The world, “upside down”

Recognize this?

It’s a map of the world in 1154, according to Al Idrissi, a twelfth century Andalusian geographer of both Arab and Berber descent. He was born in Ceuta, which is now a Spanish enclave geographically located in Morocco–or Sebta, part of Northern Morocco that’s illegitimately occupied by Spain, depending on who you ask.

Two things about this map.

One, it’s round. Contrary to the myth that Christopher Columbus discovered that the earth was round (“discovering” entire an entire continent in the process), many people already knew, or at least had a hunch, that this was the case.

Two, the map is oriented in such a way that it appears to be upside down. If you can’t make out the shape of the continents, know that it says “South” at the top, “North” at the bottom, “West” to the right and “East” to the left.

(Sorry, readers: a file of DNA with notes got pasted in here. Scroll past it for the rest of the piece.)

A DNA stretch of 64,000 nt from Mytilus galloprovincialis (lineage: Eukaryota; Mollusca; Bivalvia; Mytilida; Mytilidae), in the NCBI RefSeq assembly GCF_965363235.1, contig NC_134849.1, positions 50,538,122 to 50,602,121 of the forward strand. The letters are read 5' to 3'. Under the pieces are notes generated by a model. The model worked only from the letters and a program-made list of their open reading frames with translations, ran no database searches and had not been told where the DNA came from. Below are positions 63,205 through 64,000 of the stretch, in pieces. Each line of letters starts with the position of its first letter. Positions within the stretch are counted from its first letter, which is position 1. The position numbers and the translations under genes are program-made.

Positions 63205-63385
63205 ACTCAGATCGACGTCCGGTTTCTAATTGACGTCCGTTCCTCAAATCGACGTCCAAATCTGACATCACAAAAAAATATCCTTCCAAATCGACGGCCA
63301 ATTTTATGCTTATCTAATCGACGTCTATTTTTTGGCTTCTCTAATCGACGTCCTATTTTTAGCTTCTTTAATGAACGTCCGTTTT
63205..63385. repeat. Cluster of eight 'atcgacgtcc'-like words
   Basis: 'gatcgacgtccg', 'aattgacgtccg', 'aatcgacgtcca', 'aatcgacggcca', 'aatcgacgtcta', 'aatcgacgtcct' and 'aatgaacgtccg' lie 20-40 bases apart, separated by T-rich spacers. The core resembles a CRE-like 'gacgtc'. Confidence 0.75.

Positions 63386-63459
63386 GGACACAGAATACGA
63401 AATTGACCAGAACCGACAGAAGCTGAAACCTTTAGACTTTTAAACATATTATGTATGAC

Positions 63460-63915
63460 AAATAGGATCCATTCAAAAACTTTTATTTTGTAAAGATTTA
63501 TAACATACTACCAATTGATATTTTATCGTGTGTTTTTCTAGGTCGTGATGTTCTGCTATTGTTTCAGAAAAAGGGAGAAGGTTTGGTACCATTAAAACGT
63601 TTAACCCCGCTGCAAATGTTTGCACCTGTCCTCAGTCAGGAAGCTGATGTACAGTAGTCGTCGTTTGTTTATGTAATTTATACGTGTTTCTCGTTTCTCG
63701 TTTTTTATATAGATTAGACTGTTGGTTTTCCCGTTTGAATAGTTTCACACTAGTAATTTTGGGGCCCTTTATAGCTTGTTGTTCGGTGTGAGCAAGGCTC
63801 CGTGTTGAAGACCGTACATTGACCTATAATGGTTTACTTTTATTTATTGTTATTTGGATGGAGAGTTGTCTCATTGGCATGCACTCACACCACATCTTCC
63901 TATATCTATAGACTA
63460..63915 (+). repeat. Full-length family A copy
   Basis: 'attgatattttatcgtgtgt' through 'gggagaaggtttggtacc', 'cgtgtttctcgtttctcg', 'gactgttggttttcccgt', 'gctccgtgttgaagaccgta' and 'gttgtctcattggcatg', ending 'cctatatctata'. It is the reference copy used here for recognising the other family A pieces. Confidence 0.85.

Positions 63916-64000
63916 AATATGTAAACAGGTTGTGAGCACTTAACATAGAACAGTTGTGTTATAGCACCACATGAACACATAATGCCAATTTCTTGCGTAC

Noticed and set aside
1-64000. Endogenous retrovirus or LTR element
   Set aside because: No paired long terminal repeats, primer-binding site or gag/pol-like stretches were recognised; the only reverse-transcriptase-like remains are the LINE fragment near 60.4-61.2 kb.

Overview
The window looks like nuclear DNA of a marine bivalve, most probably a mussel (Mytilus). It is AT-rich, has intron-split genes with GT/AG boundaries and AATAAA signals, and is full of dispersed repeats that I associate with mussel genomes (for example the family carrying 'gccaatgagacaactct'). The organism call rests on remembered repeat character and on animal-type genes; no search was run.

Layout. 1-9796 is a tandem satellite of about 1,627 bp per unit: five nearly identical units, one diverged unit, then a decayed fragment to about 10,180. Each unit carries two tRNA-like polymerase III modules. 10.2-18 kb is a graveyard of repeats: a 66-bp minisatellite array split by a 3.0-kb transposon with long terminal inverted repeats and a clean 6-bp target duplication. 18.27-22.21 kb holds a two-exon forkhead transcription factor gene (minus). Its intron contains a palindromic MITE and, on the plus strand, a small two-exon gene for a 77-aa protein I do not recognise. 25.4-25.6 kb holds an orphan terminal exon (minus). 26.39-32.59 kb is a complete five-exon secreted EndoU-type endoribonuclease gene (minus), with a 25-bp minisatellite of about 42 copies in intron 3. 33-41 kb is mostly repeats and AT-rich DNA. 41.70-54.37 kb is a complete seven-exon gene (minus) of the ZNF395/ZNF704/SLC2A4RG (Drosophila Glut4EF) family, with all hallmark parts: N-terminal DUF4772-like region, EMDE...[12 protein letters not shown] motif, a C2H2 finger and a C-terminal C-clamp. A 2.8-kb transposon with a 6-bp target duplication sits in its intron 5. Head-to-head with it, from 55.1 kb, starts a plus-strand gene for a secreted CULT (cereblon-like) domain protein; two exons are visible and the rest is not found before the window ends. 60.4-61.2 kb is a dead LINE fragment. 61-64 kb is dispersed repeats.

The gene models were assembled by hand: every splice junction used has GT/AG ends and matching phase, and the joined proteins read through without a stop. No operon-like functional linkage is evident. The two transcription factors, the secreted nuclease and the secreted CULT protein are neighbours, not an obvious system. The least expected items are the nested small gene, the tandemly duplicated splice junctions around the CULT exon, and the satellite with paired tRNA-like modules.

Filed under Africa, Middle East, Morocco

4 responses to “The world, “upside down”

  1. pilou

    hi kathleen
    I think Pythagoras was first to propose that the earth was round around 500 BC, and a little later Aristotle was first to proove it. As far as I know, he was first to make a practical astronomical proof using the moon and the earth. That’s what I tell my students. These concepts much later spread to Indian and Muslim astronomers. ‘Am I correct?

    • Kathleen

      That sounds about right, although I’m no astronomy expert. Of course Islam didn’t even exist until the 7th century, so obviously Islamic astronomers couldn’t have come up with the concept in B.C., hehe.

  2. erin p

    this is one of my favorite maps of all time. i am glad you found it as well.

    • Kathleen

      Actually, it came up in class the other day during a discussion of a text by a UIC geographer who’s a famous critic of Eurocentrism. Blaut is his name. This map apparently hangs in the entrance to a university in the capital city of Rabat.

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